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Re: Support for Design Principles (was: Design Principles survey delayed)

From: Geoffrey Sneddon <foolistbar@googlemail.com>
Date: Thu, 16 Aug 2007 11:54:57 +0100
Message-Id: <98F4464D-C1E4-44AD-AF52-9780E8A9878D@googlemail.com>
Cc: public-html@w3.org
To: Dan Connolly <connolly@w3.org>


On 15 Aug 2007, at 19:49, Dan Connolly wrote:

> I have an offer from Geoffrey Sneddon to summarize the level of
> support and dissent for most of the principles. Perhaps that
> will be available for discussion in tomorrow's teleconference.

This is what I believe is the general consensus having read most  
emails on this mailing list since it began. If anyone wants to  
question any of these, feel free to do so. This corresponds to the  
current version on the wiki, which due to various changes has a  
greater degree of support.

Support Existing Content: The vast majority seem in favour of this,  
though one or two are trying to avoid deviating from SGML (this is  
perhaps against the charter's requirement to "define conformance and  
parsing requirements for 'classic HTML'", though, making many of  
these really objections against what we've been chartered to create).

Degrade Gracefully: I've not to my knowledge heard anything against  
this, though there have been people questioning how it has been  
implemented.

Don't Reinvent The Wheel: There's has been agreement on this since it  
was reworded by Lachlan Hunt (20070813), though one or two minor  
editorial points have been raised. It seems most of the former issues  
were due to how it was worded and misconceptions about what it was  
meant to be.

Evolution Not Revolution: Very little has been said about this at  
all, but no objections.

Solve Real Problems: This has caused some of discussion about what a  
"real-world problem" is. This is another principle that I believe  
would get the vast majority supporting it if it was better explained  
(such as what a "real-world problem" is).

Priority of Constituencies: This is another principle that has been  
mentioned very rarely, without objections. It was brought up recently  
in terms of accessibility and the needs of users.

Media Independence: Again, been mentioned very rarely without  
objections (mainly by Maciej, and since mid-May, only by Maciej).  
There is a recommendation to add a paragraph in the wiki (seemingly  
the only reason for it to appear under the disputed section).

Support World Languages: This has unanimous agreement, as far as I  
can see.

Secure By Design: This, too, has had very little said about it. I  
doubt anyone would question it, however.

Baby Steps: Having been added very recently, most of the discussion  
under a thread of a similar name ("Baby Steps or Backwards Steps")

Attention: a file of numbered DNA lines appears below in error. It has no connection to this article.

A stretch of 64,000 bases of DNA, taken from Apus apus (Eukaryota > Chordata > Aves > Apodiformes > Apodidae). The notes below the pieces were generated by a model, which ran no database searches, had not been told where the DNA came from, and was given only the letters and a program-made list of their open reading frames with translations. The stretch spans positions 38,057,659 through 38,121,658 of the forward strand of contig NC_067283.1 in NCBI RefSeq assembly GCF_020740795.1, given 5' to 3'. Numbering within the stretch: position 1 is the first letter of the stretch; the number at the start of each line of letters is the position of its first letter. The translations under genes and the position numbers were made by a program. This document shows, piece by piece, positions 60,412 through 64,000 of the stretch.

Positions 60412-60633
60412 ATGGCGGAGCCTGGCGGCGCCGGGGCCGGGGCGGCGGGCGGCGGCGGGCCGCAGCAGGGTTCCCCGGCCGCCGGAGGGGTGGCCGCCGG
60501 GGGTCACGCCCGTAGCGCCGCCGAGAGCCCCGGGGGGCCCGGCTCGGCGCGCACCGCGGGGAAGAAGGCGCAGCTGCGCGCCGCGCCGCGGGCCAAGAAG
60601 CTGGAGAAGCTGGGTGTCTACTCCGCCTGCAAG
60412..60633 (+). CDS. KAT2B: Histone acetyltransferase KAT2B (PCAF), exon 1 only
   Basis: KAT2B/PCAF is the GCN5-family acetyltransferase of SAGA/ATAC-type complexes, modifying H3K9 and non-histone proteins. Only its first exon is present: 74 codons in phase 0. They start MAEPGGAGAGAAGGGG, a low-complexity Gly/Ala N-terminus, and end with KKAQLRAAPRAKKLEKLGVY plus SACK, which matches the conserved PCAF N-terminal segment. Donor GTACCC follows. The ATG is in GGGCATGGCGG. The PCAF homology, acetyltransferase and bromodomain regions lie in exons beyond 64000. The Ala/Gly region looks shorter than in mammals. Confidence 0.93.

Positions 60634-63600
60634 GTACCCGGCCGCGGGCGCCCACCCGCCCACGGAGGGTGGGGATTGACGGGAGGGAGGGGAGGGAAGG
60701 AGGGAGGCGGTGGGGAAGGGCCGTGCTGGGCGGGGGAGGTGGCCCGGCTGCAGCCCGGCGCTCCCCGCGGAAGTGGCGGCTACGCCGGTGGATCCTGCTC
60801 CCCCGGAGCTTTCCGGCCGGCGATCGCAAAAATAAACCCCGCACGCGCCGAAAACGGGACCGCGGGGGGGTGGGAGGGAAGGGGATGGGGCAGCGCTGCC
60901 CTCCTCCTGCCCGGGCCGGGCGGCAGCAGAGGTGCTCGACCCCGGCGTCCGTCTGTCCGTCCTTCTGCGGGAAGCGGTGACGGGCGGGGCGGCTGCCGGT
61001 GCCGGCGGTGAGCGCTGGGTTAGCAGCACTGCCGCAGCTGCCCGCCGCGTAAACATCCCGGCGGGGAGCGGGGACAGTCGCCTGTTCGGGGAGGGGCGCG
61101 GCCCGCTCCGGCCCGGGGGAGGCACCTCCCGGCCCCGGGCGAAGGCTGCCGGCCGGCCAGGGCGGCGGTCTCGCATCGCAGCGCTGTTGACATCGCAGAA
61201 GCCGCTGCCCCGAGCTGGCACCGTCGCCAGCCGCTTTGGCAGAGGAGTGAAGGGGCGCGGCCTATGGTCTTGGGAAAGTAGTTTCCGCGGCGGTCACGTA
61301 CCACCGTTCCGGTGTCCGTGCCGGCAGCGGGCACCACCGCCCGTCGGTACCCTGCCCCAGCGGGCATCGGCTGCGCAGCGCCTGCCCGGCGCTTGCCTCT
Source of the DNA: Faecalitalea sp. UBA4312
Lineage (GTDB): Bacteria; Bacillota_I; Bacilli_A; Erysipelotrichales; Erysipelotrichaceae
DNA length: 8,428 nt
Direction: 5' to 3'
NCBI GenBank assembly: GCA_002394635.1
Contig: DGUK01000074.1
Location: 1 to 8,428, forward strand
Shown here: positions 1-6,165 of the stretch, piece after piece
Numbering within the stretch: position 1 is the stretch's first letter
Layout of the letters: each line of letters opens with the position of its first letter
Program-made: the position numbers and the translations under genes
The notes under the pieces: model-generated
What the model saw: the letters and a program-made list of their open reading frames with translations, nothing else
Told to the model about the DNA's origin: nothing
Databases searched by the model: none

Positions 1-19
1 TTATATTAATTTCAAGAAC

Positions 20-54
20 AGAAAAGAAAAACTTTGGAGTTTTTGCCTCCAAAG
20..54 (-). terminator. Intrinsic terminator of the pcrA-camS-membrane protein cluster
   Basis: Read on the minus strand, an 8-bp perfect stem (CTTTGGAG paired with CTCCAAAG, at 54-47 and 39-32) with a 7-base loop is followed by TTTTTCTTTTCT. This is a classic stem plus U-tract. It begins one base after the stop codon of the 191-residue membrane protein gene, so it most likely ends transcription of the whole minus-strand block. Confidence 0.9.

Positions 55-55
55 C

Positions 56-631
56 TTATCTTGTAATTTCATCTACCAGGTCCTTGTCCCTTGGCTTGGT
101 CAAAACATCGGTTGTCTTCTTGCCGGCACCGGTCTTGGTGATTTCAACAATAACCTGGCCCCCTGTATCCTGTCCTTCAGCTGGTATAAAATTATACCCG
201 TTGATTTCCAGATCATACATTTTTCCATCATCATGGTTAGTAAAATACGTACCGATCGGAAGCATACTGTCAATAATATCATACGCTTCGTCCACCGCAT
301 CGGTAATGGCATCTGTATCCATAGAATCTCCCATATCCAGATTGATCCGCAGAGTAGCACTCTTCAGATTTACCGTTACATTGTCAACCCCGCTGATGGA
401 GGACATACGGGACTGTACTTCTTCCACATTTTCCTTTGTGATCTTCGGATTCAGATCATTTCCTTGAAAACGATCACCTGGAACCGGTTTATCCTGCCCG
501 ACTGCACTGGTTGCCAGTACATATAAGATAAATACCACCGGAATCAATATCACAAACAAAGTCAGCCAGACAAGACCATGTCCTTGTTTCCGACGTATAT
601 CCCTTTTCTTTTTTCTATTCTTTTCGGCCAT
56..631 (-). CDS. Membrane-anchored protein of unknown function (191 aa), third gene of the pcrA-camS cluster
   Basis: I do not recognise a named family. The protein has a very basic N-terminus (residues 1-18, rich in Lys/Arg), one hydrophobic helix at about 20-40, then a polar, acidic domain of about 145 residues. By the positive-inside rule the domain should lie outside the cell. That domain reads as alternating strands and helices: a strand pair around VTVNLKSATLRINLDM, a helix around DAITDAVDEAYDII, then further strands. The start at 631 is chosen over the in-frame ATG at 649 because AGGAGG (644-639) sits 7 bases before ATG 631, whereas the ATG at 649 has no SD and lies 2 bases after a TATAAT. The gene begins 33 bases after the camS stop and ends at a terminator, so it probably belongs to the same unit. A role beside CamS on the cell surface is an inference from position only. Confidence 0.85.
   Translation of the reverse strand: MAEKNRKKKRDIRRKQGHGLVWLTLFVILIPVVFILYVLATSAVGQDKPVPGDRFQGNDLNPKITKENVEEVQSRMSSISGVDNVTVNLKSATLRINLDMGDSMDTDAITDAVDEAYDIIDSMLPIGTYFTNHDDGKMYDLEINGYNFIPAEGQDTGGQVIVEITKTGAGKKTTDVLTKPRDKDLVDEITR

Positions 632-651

have been regarding the recent changes to @alt, and not to the design  
principles. This should probably be merged into "Solve Real  
Problems", to fix the issues there.

Well-Defined Behavior: There is agreement upon this, though some have  
questioned whether this should spread as far as non-conforming  
content (see "Handle Errors" below).

Avoid Needless Complexity: This has scarcely been discussed, and  
consensus can't really be commented on.

Handle Errors: Some have questioned whether our specification that  
defines parsing requirements should go as far as dealing with non- 
conforming content or not, however, the majority are in favour of this.

Accessibility / Universal Access: The only objection I'm aware of is  
the one directly inline i the wiki, questioning the use of "when  
possible". As this is the only objection, there is a vast majority in  
favour of this.

No Version Syntax vs Explicit Versioning: This is present verbatim in  
the current editor's draft. I assume this is questioning a prior  
principle that doesn't exist anymore?

Pave The Cowpaths: Lachlan Hunt's email of 20070815 <http:// 
lists.w3.org/Archives/Public/public-html/2007Aug/0472.html> explains  
that the principles are there to guide research, not to make  
decisions. If this was clarified, I expect the objections (such as  
condoning past bad practices) would go. This is as it stands, disputed.

Separation Of Concerns: This is disputed on grounds of "semantics for  
the sake of semantics" being good, and not being purely semantic.

Support Extensions: This is something that's come up several times,  
but the technical feasibility of this has sometimes been questioned.  
This probably needs expanding: Is this meaning extensions through  
namespaces, or just putting further elements (such as <canvas>)  
within the global namespace? The WG is currently split over this.  
Such an explanation may help.

Visible Metadata vs. Metadata Anywhere: There has been questions  
about whether metadata should be visible or not. The WG is very split  
over this. This is unchanged from the editor's draft.

It does, in my opinion, appear as if the majority of the document has  
the majority supporting it. I believe by rewriting parts we can  
increase the size of this majority. However, I do believe we may well  
would in a survey get dissent from the WG. However, in such a large  
WG I doubt we'll have many decisions that resolve without dissent,  
due to the huge number of different points of view, so we will in  
many cases just need to manage dissent to make progress (in line with  
the W3C Process). To advance a TR (in this case, to FPWD), the  
Director reviews any Formal Objections.

- Geoffrey Sneddon
Received on Thursday, 16 August 2007 10:54:57 GMT

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